In its embrace of compassion, sustainable development is riding a trend. Over the centuries, we have become much more sensitive to the plight of the have-nots than we once were. Increasingly, we are expected to feel empathy for the victims of suffering, even if they do not belong to our tribe, narrowly defined. This is one reason why George W. Bush, during the recent presidential election, dubbed (or, rather, Dubya’d) himself a “compassionate conservative.” The rules required him to come across as a caring guy. A couple of millennia ago, Dubyus Maximus would have stuffed his pockets and thumbed his nose at the underclass. And that would have been the end of it.

This is, of course, ego-ideal stuff, a reflection of who we think we should be. In reality, we are only selectively compassionate, and appalling amounts of pocket-stuffing still go on. But something very basic has changed. Compassion has become a cultural core value now. Hey, maybe there is such a thing as progress after all!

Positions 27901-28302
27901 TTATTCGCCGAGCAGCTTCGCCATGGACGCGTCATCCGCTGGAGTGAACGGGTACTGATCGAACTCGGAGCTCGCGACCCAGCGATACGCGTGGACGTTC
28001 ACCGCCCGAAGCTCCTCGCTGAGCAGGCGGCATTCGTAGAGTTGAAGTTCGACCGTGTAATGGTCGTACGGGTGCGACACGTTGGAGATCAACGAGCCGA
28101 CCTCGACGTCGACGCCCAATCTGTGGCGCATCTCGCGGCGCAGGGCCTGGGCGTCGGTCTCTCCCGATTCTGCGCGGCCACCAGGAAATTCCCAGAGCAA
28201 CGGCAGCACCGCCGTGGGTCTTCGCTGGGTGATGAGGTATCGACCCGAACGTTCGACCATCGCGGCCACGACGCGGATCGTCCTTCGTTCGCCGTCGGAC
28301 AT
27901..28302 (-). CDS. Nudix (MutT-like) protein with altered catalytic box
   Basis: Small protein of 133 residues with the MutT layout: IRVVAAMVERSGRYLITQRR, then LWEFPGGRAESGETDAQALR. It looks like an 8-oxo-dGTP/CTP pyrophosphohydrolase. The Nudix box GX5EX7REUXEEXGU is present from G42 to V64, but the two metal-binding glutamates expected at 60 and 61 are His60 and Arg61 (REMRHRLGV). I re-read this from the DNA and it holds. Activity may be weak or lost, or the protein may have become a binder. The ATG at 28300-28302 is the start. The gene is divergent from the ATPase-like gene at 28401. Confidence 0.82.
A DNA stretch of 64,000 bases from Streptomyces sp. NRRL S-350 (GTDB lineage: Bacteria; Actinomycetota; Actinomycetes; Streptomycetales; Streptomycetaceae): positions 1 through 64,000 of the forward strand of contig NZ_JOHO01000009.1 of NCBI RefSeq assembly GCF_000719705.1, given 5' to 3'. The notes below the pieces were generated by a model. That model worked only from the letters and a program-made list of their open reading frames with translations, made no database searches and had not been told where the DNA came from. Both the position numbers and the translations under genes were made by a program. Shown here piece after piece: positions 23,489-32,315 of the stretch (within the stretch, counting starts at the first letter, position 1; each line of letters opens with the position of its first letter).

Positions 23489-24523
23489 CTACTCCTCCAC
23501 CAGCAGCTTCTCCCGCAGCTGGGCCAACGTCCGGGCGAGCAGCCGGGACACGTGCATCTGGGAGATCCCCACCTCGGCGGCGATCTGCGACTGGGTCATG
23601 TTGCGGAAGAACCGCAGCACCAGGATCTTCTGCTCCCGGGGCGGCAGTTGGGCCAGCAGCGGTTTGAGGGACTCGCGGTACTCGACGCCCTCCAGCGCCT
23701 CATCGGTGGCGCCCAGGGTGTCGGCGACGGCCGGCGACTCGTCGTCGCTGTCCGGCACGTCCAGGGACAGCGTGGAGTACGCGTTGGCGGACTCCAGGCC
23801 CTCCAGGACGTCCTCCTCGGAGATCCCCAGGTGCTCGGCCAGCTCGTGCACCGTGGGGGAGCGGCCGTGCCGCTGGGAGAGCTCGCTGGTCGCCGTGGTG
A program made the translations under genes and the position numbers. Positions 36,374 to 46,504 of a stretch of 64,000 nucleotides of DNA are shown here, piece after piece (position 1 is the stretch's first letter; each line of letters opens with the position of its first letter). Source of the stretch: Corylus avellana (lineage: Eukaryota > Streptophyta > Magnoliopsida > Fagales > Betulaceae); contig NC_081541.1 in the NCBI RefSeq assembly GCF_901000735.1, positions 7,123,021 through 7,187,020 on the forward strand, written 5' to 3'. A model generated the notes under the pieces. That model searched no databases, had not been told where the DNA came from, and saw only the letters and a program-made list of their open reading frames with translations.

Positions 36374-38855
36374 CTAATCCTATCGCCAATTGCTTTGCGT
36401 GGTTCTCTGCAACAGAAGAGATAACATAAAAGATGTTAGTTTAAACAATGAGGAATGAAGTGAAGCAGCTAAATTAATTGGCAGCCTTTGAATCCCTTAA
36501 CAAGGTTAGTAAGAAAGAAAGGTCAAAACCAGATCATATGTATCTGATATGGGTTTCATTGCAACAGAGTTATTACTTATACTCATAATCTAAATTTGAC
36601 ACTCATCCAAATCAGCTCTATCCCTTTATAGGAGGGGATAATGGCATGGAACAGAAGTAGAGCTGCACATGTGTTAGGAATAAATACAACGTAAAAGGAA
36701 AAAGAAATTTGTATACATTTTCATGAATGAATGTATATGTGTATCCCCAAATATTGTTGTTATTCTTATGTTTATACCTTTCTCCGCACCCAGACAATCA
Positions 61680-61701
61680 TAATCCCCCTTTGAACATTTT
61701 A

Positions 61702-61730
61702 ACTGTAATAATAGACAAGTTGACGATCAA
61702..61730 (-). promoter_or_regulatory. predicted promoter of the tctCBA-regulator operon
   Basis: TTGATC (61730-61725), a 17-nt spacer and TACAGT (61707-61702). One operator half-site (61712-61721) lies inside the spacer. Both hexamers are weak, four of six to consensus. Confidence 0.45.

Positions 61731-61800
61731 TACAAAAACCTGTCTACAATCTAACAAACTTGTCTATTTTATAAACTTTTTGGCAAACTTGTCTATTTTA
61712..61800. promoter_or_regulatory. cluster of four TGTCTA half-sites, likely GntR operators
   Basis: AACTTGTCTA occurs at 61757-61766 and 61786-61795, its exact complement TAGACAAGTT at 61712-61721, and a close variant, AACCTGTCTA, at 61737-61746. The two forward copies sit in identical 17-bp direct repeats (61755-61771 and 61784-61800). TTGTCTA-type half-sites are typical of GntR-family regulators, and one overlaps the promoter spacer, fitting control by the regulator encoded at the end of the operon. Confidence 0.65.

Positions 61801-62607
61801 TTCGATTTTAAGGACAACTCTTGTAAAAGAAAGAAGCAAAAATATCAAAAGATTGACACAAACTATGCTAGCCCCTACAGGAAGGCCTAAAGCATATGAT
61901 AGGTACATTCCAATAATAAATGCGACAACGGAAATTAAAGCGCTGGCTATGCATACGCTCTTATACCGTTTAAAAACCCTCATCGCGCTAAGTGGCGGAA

These three themes—right balance, reconciliation and compassion—are closely intertwined. In large measure, this is because they address the same issue—the uneven distribution of power, which underlies most (if not all) the conflicts in Division Central.

In the broad panoply of sustainability issues, probably none is more important than leveling the scales of power—“right-balancing” them, so to speak. It isn’t easily done, though. It is the rare person who voluntarily gives up power, or even supports structural changes that might have that effect.

How do you get the haves to engage the have-nots in a spirit of reconciliation? There are basically two approaches—appeals to conscience and appeals to reason. The former tends to produce resistance. People don’t like being “should” on, as the saying goes. The second track plays on fear and goes something like: “There’s a bomb at your party, pal. Do something or it will explode.” Unfortunately, people tend to wait for the detonation before taking action, as our conduct pre- and post-September 11th shows.